If asked what a typical TV commercial for menstrual hygiene products looks like, audiences would all describe something similar: Women jogging, swimming, or otherwise being active; a demonstration where blue dye (why is it always blue?!) gets poured onto a pad or soaks a tampon; women smiling and not looking cramp-y or uncomfortable in any way.
What you probably wouldn’t see in a commercial for menstrual hygiene products, however, are any men.
Thinx, the period-proof underwear brand, has changed that with its first-ever TV commercial that went live earlier this month. Called “MENstruation,” the ad depicts men and boys having common period-related experiences and illustrates how menstruation might feel a lot less taboo if cisgender men had it, too.
In one scene, a man rolls over in his bed, marking the bedsheets with a tell-tale bright red period blood stain. In another scene, a man walking with two others asks, “Do you have a tampon?” and another man pulls one from his coat pocket to share. There is even a scene depicting a tampon string dangling out of a man’s underwear as he walks through a locker room.
At the end of the commercial, writing appears on the screen over a Thinx underwear-clad body: “If we all had them, maybe we would be more comfortable with them. It’s time to get comfortable.” While the copy is certainly a reference to the underwear itself, it’s also a commentary on the widespread discomfort so many people have with menstrual blood.
Various 15- and 30-seconds long cuts of the commercial are playing on 18 stations nationwide for a total of eight weeks, according to a Thinx spokesperson.
Jennifer Weiss-Wolf, author of Periods Gone Public: Taking A Stand For Menstrual Equity and co-founder of Tax Free. Period. (a collaboration between Period Equity and menstrual hygiene products brand LOLA), tells O.school she enjoyed Thinx’s commercial and thought it was done “artfully.”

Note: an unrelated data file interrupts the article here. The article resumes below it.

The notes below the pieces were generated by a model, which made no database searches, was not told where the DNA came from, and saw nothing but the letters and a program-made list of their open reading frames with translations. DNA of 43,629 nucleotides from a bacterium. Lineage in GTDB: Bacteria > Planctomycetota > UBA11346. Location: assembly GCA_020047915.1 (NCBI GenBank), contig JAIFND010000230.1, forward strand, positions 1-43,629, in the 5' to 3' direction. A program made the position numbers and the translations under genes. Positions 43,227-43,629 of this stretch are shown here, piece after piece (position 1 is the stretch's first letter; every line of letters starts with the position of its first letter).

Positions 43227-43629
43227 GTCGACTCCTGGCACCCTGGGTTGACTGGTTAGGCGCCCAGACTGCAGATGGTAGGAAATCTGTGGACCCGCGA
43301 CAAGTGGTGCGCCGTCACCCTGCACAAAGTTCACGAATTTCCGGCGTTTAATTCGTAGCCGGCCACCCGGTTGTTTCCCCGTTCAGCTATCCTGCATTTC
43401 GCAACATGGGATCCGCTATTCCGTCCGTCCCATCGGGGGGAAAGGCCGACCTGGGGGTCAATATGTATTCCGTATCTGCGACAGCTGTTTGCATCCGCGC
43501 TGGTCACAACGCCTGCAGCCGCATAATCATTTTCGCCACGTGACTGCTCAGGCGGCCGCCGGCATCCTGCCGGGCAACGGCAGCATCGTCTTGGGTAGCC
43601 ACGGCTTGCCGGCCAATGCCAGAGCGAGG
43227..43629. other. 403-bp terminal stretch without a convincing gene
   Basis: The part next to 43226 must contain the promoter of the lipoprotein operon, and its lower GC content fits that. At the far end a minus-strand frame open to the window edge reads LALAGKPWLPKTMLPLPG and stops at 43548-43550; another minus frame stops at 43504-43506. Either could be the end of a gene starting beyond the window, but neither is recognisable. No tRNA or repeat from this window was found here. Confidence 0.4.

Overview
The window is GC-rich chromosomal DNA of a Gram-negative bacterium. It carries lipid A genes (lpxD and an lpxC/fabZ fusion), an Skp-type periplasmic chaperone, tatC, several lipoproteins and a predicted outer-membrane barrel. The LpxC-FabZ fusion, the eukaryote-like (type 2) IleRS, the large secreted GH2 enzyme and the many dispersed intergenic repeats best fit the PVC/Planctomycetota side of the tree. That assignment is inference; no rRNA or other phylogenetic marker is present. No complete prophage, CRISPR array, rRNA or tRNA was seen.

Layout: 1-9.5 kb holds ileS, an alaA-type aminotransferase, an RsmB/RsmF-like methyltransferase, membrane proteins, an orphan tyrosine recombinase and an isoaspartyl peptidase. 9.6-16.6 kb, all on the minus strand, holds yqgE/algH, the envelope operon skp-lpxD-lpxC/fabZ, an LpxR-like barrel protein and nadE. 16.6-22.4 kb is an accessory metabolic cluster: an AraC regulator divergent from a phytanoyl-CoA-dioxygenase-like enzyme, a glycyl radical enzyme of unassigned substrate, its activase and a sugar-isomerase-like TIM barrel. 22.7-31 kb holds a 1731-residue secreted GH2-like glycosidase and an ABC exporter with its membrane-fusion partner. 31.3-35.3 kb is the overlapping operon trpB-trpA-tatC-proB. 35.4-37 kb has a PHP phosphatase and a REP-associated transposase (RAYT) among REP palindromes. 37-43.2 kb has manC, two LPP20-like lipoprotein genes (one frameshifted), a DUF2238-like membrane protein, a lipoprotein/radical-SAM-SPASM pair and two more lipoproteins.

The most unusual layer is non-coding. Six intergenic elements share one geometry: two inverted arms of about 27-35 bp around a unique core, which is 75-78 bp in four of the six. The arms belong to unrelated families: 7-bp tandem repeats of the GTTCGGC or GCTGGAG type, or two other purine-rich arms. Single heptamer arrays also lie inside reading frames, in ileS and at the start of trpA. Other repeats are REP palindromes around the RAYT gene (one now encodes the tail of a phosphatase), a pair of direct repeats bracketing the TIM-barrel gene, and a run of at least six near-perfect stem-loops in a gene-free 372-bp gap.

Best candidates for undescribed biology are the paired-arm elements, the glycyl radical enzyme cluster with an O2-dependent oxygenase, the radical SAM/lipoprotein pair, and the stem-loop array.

Weiss-Wolf says she is glad to see a company use its deep pockets — Thinx had $50 million in revenue at the end of 2019, Inc. reported — to address shame around menstruation. That’s a cause that activists like herself and others have labored on for decades; she notes that she thought of Thinx’s ad as a “riff” on Gloria Steinem’s iconic 1978 essay for Ms. magazine, “If Men Could Menstruate.”
Most ads for menstrual hygiene products have “not enabled honest and open discourse around menstruation,” says Weiss-Wolf. Nevertheless, brands are still limited by seemingly-arbitrarily-applied standards when it comes to ads. For example, Thinx’s commercial as seen on YouTube is different from cuts that are playing on TV. A press release from Thinx noted:
“Not surprisingly, as we continue to try to break taboos, we did meet some pushback, specifically as we learned that no blood, no matter what type, is allowed on television, and some networks would not approve the tampon string hanging out of the underwear.”
Weiss-Wolf hopes that the campaign’s desire to change cultural attitudes about menstruation is sincere. “I hope the goal is to run the ad and not just create the controversy of not running the ad,” she explains. Still, Weiss-Wolf continues, as a brand selling menstrual hygiene products, Thinx “can do a service for all of us by pushing the standards and the boundaries [of what is] considered acceptable” in advertising.
“It's still incumbent on all of us to push for an open discourse around menstruation,” she says. “I don't want to rely on any company selling a product.”